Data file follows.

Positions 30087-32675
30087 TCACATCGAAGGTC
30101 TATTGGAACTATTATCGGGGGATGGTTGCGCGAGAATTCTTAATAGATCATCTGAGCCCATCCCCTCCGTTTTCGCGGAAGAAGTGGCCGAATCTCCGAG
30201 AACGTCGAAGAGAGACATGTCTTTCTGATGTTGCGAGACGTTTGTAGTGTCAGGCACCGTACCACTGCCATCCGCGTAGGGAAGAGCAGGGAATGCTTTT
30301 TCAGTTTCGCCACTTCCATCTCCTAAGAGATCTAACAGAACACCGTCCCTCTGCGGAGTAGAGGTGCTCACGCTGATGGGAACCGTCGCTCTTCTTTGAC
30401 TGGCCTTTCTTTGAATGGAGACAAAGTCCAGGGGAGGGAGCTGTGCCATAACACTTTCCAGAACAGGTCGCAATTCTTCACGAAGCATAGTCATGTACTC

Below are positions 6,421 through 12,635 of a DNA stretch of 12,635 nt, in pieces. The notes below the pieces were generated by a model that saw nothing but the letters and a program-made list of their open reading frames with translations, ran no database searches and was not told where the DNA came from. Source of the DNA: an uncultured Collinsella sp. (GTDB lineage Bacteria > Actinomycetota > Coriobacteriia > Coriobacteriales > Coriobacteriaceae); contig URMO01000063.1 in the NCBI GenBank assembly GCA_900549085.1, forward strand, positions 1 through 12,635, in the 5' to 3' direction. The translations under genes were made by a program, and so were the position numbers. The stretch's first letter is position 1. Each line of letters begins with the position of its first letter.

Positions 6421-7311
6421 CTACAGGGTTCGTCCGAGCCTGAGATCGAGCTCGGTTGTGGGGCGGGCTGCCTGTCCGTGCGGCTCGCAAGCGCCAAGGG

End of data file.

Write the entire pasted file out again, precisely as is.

Positions 30087-32675
30087 TCACATCGAAGGTC
30101 TATTGGAACTATTATCGGGGGATGGTTGCGCGAGAATTCTTAATAGATCATCTGAGCCCATCCCCTCCGTTTTCGCGGAAGAAGTGGCCGAATCTCCGAG
30201 AACGTCGAAGAGAGACATGTCTTTCTGATGTTGCGAGACGTTTGTAGTGTCAGGCACCGTACCACTGCCATCCGCGTAGGGAAGAGCAGGGAATGCTTTT
30301 TCAGTTTCGCCACTTCCATCTCCTAAGAGATCTAACAGAACACCGTCCCTCTGCGGAGTAGAGGTGCTCACGCTGATGGGAACCGTCGCTCTTCTTTGAC
30401 TGGCCTTTCTTTGAATGGAGACAAAGTCCAGGGGAGGGAGCTGTGCCATAACACTTTCCAGAACAGGTCGCAATTCTTCACGAAGCATAGTCATGTACTC

Below are positions 6,421 through 12,635 of a DNA stretch of 12,635 nt, in pieces. The notes below the pieces were generated by a model that saw nothing but the letters and a program-made list of their open reading frames with translations, ran no database searches and was not told where the DNA came from. Source of the DNA: an uncultured Collinsella sp. (GTDB lineage Bacteria > Actinomycetota > Coriobacteriia > Coriobacteriales > Coriobacteriaceae); contig URMO01000063.1 in the NCBI GenBank assembly GCA_900549085.1, forward strand, positions 1 through 12,635, in the 5' to 3' direction. The translations under genes were made by a program, and so were the position numbers. The stretch's first letter is position 1. Each line of letters begins with the position of its first letter.

Positions 6421-7311
6421 CTACAGGGTTCGTCCGAGCCTGAGATCGAGCTCGGTTGTGGGGCGGGCTGCCTGTCCGTGCGGCTCGCAAGCGCCAAGGG